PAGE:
If you’re a parent like me, you’ve probably made a mistake or two.

But for a moment, let’s consider the things we’ve done right.

They may not be the first things that come to mind. We’re more critical of ourselves than we need to be, especially women.

And then we criticize ourselves for being so self-critical.

But for one moment, let’s dwell in the house of positivity.

In other words, chez Scottoline.

I say this because last night, something cool happened that I think could resonate for you. It was the kind of full-circle moment that you can have as a parent only when you’re older, and both you and your kid have grown up.

Or at least, your kid has.

Because last night, Francesca took me to a Broadway show as a belated gift for my birthday. The gift wasn’t belated, but Broadway was. She had bought the tickets for my birthday, but a global pandemic intervened.

Fast-forward to Broadway’s comeback, and we found ourselves at the opening night of a revival of Stephen Sondheim’s wonderful musical, Company. You couldn’t get a more perfect show to reopen with, since Company is about the need for company. And it was a special night for the cast, who came out beforehand and thanked us for coming, gave out party hats, and made it into a real celebration.

Not only that, but Stephen Sondheim himself was in the audience. So I breathed the same air as Stephen Sondheim.

Behind a mask, of course.

And vaccinated and boosted.

Not a problem, I want us both to live forever.

Anyway here’s the point: I found myself at a Sondheim musical, taken there by my daughter, who’s 35. And what I remembered, sitting there in the darkness before the show started, was that I had taken Francesca to her first musical 30 years ago, when she was only 5.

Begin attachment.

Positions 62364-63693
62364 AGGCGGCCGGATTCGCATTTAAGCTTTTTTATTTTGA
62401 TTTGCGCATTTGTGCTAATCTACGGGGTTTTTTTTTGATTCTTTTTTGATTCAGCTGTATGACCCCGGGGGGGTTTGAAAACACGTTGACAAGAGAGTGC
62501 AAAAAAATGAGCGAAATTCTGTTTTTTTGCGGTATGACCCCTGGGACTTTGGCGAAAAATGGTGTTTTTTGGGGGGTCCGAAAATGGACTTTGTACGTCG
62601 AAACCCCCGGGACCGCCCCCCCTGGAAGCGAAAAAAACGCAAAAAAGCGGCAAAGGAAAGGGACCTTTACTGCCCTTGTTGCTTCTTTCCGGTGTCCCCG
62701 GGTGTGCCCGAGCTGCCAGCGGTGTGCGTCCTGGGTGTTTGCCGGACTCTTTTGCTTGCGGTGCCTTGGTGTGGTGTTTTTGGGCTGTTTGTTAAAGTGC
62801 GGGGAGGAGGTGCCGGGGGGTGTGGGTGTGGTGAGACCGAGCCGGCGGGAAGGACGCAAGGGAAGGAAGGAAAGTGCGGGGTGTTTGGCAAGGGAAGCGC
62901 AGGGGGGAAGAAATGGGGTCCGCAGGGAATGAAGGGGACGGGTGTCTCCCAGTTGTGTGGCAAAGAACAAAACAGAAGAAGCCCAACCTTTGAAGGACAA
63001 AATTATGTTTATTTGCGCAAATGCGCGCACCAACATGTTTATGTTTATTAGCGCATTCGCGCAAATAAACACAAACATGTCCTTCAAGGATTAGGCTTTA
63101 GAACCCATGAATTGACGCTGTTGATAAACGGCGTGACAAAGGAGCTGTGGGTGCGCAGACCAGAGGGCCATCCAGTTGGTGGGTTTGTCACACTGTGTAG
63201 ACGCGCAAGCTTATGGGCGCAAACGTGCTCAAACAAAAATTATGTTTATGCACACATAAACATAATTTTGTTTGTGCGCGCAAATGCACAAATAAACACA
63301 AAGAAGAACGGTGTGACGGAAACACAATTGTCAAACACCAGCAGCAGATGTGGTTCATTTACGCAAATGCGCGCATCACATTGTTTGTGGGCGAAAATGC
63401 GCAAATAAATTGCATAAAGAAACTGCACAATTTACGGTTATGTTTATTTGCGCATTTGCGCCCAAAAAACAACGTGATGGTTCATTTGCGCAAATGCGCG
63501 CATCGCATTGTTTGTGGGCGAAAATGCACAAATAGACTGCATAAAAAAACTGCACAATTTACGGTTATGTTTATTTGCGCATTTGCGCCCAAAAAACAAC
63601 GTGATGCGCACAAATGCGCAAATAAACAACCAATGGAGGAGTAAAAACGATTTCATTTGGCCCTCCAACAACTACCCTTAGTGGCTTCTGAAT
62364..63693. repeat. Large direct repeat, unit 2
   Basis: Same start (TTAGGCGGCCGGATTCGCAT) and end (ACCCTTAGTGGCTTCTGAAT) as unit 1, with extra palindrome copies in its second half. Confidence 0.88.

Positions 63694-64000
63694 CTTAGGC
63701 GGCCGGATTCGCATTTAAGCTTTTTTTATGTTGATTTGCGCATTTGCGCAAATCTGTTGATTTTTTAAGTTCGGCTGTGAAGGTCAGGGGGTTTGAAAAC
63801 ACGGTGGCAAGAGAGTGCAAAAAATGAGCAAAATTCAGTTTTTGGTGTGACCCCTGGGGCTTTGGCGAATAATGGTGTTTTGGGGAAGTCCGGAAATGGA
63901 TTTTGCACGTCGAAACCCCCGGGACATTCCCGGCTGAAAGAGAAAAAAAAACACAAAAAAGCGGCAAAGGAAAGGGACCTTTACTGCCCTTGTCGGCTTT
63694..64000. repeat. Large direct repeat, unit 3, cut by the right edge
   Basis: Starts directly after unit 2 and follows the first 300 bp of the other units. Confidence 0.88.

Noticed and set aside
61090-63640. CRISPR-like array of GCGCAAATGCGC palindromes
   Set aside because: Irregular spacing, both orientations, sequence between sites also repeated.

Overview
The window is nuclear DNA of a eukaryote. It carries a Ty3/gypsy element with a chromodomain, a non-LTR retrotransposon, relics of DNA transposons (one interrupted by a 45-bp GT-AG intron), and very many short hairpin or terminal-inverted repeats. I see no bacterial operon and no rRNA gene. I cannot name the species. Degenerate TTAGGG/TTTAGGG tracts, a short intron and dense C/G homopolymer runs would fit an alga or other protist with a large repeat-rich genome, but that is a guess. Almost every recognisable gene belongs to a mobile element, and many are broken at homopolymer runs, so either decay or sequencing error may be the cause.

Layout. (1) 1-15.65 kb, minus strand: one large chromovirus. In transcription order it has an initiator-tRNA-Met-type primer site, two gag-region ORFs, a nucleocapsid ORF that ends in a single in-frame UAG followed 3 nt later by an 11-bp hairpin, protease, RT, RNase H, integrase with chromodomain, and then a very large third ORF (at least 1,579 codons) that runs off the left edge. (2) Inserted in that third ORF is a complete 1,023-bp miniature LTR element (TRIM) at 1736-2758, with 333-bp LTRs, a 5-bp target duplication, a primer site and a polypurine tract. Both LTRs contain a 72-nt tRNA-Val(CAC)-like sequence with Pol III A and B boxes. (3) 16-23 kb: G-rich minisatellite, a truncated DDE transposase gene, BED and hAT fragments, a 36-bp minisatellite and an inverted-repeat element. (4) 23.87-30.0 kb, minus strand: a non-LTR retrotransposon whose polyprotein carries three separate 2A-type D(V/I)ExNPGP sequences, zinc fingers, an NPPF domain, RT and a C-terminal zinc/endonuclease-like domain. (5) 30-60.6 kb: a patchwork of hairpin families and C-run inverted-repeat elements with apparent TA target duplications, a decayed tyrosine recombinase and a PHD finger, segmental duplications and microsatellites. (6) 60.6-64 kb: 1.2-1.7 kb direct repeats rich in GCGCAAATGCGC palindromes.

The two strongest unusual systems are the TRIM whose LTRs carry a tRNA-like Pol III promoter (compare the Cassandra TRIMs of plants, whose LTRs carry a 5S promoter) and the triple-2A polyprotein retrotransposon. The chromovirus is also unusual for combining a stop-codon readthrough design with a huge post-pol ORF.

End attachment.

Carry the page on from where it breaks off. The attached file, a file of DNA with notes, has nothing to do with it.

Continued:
The musical was Into the Woods, and it was by Stephen Sondheim.

Back then, I thought everything was wrong about that decision. I actually regretted it in the moment. I remember sitting in the darkness of the musical, criticizing myself.

First of all, I couldn’t afford it. I was trying to become a writer, and I was broke. I couldn’t afford the tickets.

I couldn’t even afford the Junior Mints.

Like everything back then, I had to charge it and find a way to pay off my credit card.

Secondly, after the first act of the show, I realized that Into the Woods might not be appropriate for young children. It’s sophisticated, and bad things were happening on stage, and I remember looking worriedly over at Francesca.

She was, however, rapt.

I can still see her upturned face in profile, her eyes wide while Bernadette Peters was singing, which was enough to keep anybody enthralled, even a 5-year-old. But afterward, Francesca said she loved it, and I bought the CD.

I mean, I charged the CD.

And 30 years later, Francesca took me to a Sondheim show.

This struck me last night, in the darkness of the theater, where I got happy-teary in my free party hat.

I’m so glad I took her to that show when she was 5.

I’m so glad I introduced her to what I love.

I didn’t do it with an agenda. I didn’t know if she would like it, too. That wasn’t why we went, at all. We went because I wanted to go, and I lucked out.

Accidentally, I was a great parent.

I’ll take it!

Maybe that’s the thing about parenting.

Sometimes they like what you like, and sometimes they don’t.

It can happen with the arts, baseball, or spinach.

You won’t know which way it goes, right away.

You might know it 30 years later.

But you’re always teaching them something.

Just by living your life.

More accurately, by how you live your life.

Stephen Sondheim had this insight before I did.

Plenty of other people did, too.

But I never really lived it until that moment.

And somehow, I never understand things until I teach them to myself.

Except for algebra, which will always remain a mystery.

But this, I get.

And that’s cause for celebration.

Look for Lisa’s best-selling historical novel, “Eternal,” in stores now. Also look for Francesca’s critically acclaimed debut novel, “Ghosts of Harvard,” now in paperback.